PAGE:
UBM’s Future Cities | October 13, 2012
Water demand exceeds supply by 300 billion cubic meters. In 20 years, demand will overshoot supply by about 40 percent. This gap is solvable if we embrace used- and waste-water.
A central weakness of cities today in managing water is their failure to collect and treat used water to enable its subsequent reuse. Water, unlike oil or coal, is a renewable resource. It can be used, treated, and used again, on a continuous cycle. It is estimated that every drop of the Colorado River is used seven times. With better management, it can be reused even more.
The Third World Centre for Water Management has estimated that only about 10 percent of wastewater from urban centers of Latin America is collected, properly treated, and then discharged in the environment. The situation is likely to be similar in developing Asian countries and probably worse in Africa. This doesn’t have to be so.
Take the case of Singapore. It collects and treats all of its wastewater. In fact, its wastewater treatment plants produce a higher quality of water than its taps. Indeed, Singapore’s so-called “NEWater” now meets more than 30 percent of the country’s water needs and is expected to meet 50 percent by 2050. Such extensive reuse helps Singapore to reduce its reliance on water imports from Malaysia (currently over 50 percent), improves its water security, and lessens the demand for fresh water.
But there are at least two impediments to implementing such extensive water systems reuse in cities. One is consumer attitude.
Reusing water means embracing the “toilet to tap” paradigm, turning wastewater into drinking water, and some countries like Australia or the United States have experienced consumer resistance. The general public still believes recycled water poses health risks. A 2010 survey carried out in Australia found that only 36 percent of respondents would consider drinking reclaimed water. Fifteen percent would not even wash their cars with it!
The second impediment is the economic cost of using properly treated wastewater. Even though the costs are coming down, some cities may not be able to afford it nor have the technological and management know-how to accomplish it.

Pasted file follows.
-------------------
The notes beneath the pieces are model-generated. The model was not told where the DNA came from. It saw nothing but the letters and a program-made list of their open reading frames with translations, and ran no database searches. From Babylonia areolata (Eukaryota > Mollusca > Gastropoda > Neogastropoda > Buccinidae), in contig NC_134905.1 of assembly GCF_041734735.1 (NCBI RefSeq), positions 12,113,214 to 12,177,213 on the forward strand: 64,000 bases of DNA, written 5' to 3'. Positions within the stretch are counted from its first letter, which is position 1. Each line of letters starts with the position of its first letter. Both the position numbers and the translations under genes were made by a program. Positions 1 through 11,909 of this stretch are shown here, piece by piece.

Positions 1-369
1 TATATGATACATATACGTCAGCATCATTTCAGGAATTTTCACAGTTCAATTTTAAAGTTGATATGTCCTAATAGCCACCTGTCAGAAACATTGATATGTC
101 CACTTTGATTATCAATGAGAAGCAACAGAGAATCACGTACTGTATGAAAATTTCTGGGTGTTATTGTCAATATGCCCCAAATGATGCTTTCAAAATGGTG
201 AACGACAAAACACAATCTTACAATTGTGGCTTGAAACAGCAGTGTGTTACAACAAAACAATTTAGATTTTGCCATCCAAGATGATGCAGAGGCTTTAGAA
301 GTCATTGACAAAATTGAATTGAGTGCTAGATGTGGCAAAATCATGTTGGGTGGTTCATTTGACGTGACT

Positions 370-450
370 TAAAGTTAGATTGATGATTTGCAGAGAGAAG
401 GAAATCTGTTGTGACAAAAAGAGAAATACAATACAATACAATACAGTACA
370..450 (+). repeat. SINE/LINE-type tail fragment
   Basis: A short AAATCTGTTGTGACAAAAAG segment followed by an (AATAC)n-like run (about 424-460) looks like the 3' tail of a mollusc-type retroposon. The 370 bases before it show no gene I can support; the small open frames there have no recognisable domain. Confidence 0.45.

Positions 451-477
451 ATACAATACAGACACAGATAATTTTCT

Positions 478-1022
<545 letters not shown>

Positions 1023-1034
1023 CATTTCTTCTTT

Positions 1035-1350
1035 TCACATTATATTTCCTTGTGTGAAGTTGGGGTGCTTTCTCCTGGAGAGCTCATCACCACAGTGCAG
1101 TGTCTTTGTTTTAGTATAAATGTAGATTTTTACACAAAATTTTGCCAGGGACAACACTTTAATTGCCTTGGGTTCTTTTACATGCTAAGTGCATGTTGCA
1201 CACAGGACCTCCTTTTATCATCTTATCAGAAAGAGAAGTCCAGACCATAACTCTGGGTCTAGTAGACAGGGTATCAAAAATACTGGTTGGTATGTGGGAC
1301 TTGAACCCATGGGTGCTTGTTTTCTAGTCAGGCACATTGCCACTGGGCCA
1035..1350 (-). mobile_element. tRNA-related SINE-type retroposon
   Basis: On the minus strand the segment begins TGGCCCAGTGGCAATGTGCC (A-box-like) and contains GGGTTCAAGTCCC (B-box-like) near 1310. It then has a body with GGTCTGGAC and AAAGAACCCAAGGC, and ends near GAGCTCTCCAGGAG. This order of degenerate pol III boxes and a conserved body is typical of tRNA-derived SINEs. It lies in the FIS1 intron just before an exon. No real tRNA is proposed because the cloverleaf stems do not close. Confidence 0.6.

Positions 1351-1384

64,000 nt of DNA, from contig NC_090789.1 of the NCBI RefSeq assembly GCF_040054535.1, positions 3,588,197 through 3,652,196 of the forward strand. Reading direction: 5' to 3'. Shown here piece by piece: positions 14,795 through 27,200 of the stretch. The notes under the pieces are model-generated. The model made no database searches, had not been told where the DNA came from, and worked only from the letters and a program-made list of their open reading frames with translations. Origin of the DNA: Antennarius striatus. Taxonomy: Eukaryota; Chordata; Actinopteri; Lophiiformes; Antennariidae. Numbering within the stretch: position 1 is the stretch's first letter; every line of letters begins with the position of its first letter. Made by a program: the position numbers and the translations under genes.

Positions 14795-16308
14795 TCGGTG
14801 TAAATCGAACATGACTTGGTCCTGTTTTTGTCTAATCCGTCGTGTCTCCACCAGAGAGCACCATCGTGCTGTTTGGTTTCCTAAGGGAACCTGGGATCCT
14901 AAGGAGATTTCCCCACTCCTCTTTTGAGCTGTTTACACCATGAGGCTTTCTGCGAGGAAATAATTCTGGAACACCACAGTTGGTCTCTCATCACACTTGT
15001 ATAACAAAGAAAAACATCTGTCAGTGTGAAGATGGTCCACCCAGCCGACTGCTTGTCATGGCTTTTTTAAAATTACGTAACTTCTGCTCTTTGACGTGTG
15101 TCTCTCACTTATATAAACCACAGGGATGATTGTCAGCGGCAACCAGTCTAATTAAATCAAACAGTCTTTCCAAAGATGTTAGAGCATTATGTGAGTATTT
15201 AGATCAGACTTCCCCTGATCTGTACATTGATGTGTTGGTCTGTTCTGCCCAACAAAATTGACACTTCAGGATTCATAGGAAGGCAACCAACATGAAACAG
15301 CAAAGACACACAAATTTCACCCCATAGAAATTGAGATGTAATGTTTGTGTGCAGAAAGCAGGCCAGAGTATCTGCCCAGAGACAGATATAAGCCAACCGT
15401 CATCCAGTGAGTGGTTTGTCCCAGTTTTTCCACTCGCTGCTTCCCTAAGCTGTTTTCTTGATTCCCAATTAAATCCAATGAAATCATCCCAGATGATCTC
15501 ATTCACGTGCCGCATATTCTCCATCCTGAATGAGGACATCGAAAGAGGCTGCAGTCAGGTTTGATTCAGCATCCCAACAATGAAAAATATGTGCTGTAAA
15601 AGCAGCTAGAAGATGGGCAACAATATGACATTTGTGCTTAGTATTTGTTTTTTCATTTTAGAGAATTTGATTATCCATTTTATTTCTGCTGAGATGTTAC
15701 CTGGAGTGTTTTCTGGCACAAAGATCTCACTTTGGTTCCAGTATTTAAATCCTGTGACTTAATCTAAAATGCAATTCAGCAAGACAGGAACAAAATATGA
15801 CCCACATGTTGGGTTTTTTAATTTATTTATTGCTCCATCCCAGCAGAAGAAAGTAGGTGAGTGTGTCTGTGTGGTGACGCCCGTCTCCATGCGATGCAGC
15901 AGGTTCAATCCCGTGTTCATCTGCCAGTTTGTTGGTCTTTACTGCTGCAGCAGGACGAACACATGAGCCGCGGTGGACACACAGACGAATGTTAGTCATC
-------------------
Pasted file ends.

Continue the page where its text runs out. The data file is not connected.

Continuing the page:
Singapore and Tokyo have reduced their water losses from the system to around 5 percent. In contrast, losses from cities of the developing world often range from 40 percent to 70 percent. The world’s largest privatized water utility, Thames Water of England, loses 26 percent. The world’s urban water problems can never be resolved with such poor governance practices.
In order to solve the world’s urban water problems, water has to be properly priced. Utilities, whether public or private, must have a viable and sustainable financial model. The world does not have enough water if it is provided for free or at a highly subsidized rate. The consumers must pay for it, and any subsidy has to be very specifically targeted toward the poor.
Singapore has proven that consumer resistance to use treated water and higher prices can be circumvented by education, as well as proper long-term planning. Water recovery technologies are likely to improve over time and will become increasingly more cost-effective. Meanwhile, higher prices should spur consumers to reduce their total water consumption.
The world’s urban water problems are solvable. What’s needed is political will, good water governance, and consumers who are willing to pay a reasonable price for a supply of good quality water and much improved service delivery.
Asit K. Biswas, Founder of Third World Centre for Water Management; Distinguished Visiting Professor at the Lee Kuan Yew School for Public Policy in Singapore and Indian Institute of Technology, Bhubaneswar, India; and Julian Kirchherr, London School of Economics and Political Science.
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